In most cases, when the tire pressure monitoring system (TPMS) light on the dashboard comes on, it indicates that the air pressure in one or more of your tires has fallen below the recommended level.
The light may also be activated incorrectly by a faulty sensor and may turn on and off randomly, apparently because of a sensor malfunction.
These sensors became widespread in the 1990s and later on in a variety of cars, and have been in use since the initial generation of the Chevrolet Silverado 1500.
This sensor works effectively to prevent damage that could be caused by overinflated or underinflated tires; however, the sensor can ultimately wear out or become damaged, resulting in the light remaining on. damaged, resulting in the light remaining on.
If you have a tire pressure monitoring system (TPMS) light, it is essential to note that it is not a substitute for proper tire maintenance.
The tire pressure monitoring system (TPMS) light can be a useful warning before disaster strikes, but there is no substitute for manually checking your tires with a tire pressure gauge and filling them when necessary.
However, in some cases, it may only be necessary to reset the tire pressure system.
Steps To Reset The Service Tire Monitor System
Step 1: Tires may need some air
Tires are in constant use on our cars, and air can leak out over time, resulting in tire deflation.
The tire monitor service light will come on instantly if the tire pressure is below 25 PSI.
Step 2: Reset the TPMS sensors
When you have finished filling your tires with air, deflating them (in case of high PSI), or changing a tire on your vehicle, you should always reset the tire pressure system.
In some cases, the sensors may not be fully synchronized with each other; in these cases, a process is necessary to reset the service light.
Although the method is unconventional, it is necessary to follow it to reset the service indicator light.
- Put your truck in park.
- With the engine off, turn the ignition key to the RUN position.
- This will put the vehicle into reset mode and alert you with two clicks of the horn before the tire pressure monitor service light begins to flash. To reset the truck, turn the headlight switch from ON to OFF four times within three to four seconds.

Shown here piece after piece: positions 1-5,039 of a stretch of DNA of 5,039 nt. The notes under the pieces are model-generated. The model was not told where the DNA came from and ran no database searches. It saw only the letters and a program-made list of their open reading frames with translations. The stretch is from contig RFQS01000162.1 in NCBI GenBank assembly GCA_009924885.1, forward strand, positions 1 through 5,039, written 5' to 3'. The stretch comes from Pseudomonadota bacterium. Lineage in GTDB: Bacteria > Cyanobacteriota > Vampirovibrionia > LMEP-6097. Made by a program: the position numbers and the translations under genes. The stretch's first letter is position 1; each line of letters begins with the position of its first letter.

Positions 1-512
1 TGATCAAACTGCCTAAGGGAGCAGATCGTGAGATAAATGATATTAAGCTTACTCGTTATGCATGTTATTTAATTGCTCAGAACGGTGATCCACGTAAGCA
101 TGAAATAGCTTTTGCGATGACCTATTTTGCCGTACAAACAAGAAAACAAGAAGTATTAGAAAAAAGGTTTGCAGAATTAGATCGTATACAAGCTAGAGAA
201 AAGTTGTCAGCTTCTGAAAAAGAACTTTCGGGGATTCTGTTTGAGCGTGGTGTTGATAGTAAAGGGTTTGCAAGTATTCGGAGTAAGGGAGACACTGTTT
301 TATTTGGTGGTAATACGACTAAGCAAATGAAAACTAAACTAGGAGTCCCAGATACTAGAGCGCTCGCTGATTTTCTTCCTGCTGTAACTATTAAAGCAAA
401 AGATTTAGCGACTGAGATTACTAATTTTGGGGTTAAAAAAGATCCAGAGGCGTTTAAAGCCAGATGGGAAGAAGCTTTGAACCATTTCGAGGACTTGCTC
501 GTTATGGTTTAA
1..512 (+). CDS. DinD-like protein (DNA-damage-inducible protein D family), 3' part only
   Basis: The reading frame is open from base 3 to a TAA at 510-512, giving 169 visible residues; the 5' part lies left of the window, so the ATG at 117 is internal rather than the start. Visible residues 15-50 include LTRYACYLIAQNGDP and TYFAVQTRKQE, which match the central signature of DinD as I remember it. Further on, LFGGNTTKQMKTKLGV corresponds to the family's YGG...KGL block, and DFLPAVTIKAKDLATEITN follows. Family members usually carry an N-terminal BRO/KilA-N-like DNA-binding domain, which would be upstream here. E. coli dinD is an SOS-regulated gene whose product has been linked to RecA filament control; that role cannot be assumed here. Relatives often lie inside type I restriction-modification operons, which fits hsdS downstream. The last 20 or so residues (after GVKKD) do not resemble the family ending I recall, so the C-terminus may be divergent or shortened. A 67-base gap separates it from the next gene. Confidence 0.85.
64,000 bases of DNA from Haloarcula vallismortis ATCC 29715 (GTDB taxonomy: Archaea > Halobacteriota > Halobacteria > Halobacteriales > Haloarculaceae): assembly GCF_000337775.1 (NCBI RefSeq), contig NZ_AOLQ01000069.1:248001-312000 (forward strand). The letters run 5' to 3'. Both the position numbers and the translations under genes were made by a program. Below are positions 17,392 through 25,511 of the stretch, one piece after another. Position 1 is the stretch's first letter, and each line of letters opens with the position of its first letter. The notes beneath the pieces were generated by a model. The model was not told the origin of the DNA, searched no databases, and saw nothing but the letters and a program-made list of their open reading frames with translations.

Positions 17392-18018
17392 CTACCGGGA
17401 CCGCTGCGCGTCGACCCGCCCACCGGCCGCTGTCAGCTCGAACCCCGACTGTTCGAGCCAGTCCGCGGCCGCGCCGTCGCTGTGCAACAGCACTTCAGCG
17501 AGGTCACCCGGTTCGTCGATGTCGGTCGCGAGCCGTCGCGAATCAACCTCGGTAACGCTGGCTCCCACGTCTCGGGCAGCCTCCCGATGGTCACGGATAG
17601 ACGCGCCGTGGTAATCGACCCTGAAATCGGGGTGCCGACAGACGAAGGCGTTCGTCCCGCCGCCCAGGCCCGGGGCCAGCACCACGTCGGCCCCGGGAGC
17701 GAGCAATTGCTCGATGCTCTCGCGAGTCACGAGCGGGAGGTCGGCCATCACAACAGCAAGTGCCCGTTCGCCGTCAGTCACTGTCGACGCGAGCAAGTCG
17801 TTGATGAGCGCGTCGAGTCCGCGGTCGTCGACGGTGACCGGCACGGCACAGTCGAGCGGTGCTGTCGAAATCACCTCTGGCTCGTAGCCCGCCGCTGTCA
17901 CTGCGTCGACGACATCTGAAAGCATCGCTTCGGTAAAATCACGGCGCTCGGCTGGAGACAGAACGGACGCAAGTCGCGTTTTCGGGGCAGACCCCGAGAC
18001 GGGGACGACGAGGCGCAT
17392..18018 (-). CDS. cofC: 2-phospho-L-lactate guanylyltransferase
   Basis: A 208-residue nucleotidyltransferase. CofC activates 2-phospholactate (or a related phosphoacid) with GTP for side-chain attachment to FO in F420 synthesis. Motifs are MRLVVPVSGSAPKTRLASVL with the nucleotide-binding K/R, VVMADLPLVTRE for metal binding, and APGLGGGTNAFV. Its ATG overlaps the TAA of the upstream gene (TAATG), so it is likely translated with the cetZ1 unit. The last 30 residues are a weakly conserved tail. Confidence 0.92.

- Remove all air from the front tire on the driver’s side of the vehicle.
- Deflate the tire for 10 seconds and the truck horn will sound. Wait for the horn to stop sounding and reinflate the tire. The system may have reset, in which case you will have to go through the process again. Each beep indicates that the tire sensor is synchronized with the monitoring system.
- The process must be repeated for each tire.
- When the last tire is inflated, the horn will beep twice, indicating that the procedure is complete.
- It is now time to turn off the vehicle.
- The air compressor should be used to fill each tire to the specified pressure levels.
- Start the vehicle and check the TPMS light.
Step 3: Replace the TPMS sensors
TPMS stands for Tire Pressure Monitoring System. It is a computerized (in most cases) tire inflation valve that measures the air pressure in each tire and transmits that information to the vehicle’s computer.
When a tire’s inflation pressure drops below the level set on the sensor, a warning light comes on to alert the driver that he or she has an underinflated tire or tires.
When changing tires, it is necessary to remove and reinstall the sensors with caution.
Normal corrosion can damage the sensors in certain cases, but an unscrupulous tire technician can also damage them if they are not removed properly.
Follow the steps outlined in this helpful tutorial.
1. Carefully remove the valve core from the TPMS sensor. Allow the valve to deflate.
2. Using the ratchet and socket, pry the TPMS sensor grommet apart and discard it. In some cases, there may be a washer under the grommet to prevent leakage.
3. The TPMS sensor valve should be recessed into the tire rim. By snapping the bead onto the tire changer as you normally would, the sensor will automatically slide toward the bottom of the tire and into the groove.
4. Use a normal tire changer to perform this procedure on both sides of the rim.
5. Place the tire on the tire changer table and secure the tire with adjustable clamps to prevent it from slipping.
6. Remove the wheel from the rim by lifting the top bead of the tire. Remove the TPMS sensor from inside the tire by accessing it from the outside. If you are replacing the wheel, you can remove the lower bead from the rim, but if you are not replacing the wheel, you must replace the upper bead with the lower bead.
7. To properly install the new TPMS sensor, the rubber gasket (which comes with the kit) must be placed on the sensor valve.
8. Place the tire sidewall in front of the valve hole in the rim and maneuver the sensor valve into the hole by pushing it down and then up. Holding the washer (if present) and a grommet in position with one hand, screw it in place with one hand while holding the other hand steady.
9. For recommended pounds per inch to tighten the TPMS sensor grommet, look up the specific vehicle type in the TPMS manual. The torque wrench should be set to the proper pressure, then tighten the grommet according to the manufacturer’s instructions.
10. As you normally would, inflate the tire to the proper pressure.